Germany’s top spy chief removed over Chemnitz far-right violence row

Germany’s top spy chief removed over Chemnitz far-right violence row
By Alasdair Sandford with Reuters
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Hans-Georg Maassen, who had raised doubts over attacks and intimidation against migrants in the eastern city, is moving to a senior post at the interior ministry.


Germany’s domestic intelligence chief is being replaced following controversial comments in response to far-right activity in Chemnitz which brought accusations that he was not taking the problem seriously.

Hans-Georg Maassen will leave the BfV agency, the government says, to become a senior official at the interior ministry. The move follows a row that has exposed divisions in Chancellor Merkel’s administration.

However, critics point out that it actually amounts to a promotion for Maassen, who will reportedly be on a higher pay grade. The decision appears to be a compromise between Merkel and her right-wing coalition partners.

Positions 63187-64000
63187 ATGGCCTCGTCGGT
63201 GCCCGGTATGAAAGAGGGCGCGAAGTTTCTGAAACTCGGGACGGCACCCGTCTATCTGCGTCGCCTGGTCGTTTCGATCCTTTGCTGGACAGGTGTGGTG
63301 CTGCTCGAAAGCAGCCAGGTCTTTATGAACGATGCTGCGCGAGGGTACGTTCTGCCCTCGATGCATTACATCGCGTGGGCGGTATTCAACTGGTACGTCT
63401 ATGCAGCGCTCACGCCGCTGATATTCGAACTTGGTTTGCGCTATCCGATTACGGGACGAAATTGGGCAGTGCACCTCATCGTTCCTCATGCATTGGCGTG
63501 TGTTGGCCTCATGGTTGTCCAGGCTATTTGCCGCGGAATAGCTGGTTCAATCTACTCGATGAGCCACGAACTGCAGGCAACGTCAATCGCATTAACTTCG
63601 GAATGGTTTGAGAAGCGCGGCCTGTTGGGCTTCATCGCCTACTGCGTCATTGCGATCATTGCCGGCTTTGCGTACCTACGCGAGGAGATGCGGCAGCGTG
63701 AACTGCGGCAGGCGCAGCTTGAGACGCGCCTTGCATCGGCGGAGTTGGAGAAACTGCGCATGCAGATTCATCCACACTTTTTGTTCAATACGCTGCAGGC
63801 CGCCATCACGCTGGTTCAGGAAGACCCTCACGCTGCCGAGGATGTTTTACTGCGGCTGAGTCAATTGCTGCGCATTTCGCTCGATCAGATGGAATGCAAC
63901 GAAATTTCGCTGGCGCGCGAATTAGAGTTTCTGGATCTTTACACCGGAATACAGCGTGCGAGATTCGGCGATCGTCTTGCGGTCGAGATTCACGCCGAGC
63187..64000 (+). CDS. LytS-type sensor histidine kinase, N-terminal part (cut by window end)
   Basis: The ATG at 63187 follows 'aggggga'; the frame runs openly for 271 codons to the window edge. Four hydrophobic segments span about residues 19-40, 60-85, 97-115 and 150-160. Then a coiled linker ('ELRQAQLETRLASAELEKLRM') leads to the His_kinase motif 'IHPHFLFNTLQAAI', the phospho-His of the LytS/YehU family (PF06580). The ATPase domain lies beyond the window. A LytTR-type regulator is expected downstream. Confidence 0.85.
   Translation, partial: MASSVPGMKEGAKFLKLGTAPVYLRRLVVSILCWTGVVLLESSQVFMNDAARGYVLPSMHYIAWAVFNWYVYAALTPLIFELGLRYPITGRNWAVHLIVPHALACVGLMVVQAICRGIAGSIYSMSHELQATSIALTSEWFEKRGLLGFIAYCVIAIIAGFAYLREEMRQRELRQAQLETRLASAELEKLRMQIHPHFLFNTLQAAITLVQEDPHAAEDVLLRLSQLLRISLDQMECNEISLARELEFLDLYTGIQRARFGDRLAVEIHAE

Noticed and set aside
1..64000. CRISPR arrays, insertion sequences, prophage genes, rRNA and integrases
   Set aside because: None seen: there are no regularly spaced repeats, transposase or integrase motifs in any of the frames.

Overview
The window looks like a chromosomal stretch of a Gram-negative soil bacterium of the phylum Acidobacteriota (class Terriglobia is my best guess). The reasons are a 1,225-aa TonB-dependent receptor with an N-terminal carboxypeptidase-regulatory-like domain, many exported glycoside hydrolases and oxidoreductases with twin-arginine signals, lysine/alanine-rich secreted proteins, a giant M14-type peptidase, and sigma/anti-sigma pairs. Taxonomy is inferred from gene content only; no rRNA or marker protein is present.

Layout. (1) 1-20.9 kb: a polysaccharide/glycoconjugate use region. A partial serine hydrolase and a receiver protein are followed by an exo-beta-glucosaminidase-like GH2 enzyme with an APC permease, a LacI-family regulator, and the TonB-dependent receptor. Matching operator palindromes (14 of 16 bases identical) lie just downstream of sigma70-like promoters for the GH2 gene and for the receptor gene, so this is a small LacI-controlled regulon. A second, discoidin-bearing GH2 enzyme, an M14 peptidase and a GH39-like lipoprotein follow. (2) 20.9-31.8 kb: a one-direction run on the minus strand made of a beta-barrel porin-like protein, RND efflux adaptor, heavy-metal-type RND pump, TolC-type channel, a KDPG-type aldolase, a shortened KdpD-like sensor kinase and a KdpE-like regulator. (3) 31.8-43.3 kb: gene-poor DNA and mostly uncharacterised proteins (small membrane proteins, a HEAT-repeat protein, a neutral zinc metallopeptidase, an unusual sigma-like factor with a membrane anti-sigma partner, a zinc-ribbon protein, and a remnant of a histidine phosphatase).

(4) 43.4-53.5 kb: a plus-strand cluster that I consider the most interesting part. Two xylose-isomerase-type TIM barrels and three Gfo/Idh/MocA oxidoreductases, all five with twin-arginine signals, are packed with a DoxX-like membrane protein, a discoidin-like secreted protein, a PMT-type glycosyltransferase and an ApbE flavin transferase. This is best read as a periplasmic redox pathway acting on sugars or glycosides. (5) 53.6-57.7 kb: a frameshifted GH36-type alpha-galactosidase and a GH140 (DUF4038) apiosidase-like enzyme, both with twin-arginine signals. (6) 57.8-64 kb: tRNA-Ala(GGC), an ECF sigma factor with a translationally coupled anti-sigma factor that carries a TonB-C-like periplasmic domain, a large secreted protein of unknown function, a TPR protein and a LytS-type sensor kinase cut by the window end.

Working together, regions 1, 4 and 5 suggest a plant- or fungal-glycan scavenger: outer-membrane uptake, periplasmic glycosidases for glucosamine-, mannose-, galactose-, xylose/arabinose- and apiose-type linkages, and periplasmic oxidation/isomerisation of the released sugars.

“Maassen is no longer the top spy. This is good. But it is a farce that he is practically being promoted and that the SPD is going along with this,” said Dietmar Bartsch of the left-wing Die Linke party.

The centre-left Social Democrats (SPD) – junior coalition partners of Merkel’s conservatives – had wanted Maassen removed from the position he has held since 2012. But Horst Seehofer, leader of Merkel’s Bavaria allies, had stood behind him.

Earlier on Tuesday a German court released an Iraqi man who had been held over the fatal stabbing of Daniel Hillig, a Cuban-German man. A Syrian man remains in custody and a third suspect is being sought.

The killing prompted far-right protests last month. The violence in Chemnitz was the worst seen in Germany in decades. Reports said migrants were sought out and assaulted in the eastern city in what were called racist “hunts”. Videos showed protesters chasing and attacking people.

The spy chief questioned the events and in particular the authenticity of a video showing far-right radicals hounding migrants – in contrast to Angela Merkel who said the pictures “very clearly revealed hate” which could not be tolerated.

Maassen said it could have been disinformation, although German public broadcaster ARD, which investigated the group which published the video, said there was nothing to show it was fake.

Merkel has been criticised for taking 11 days to act over the intelligence chief, whose comments on September 7 triggered the row.

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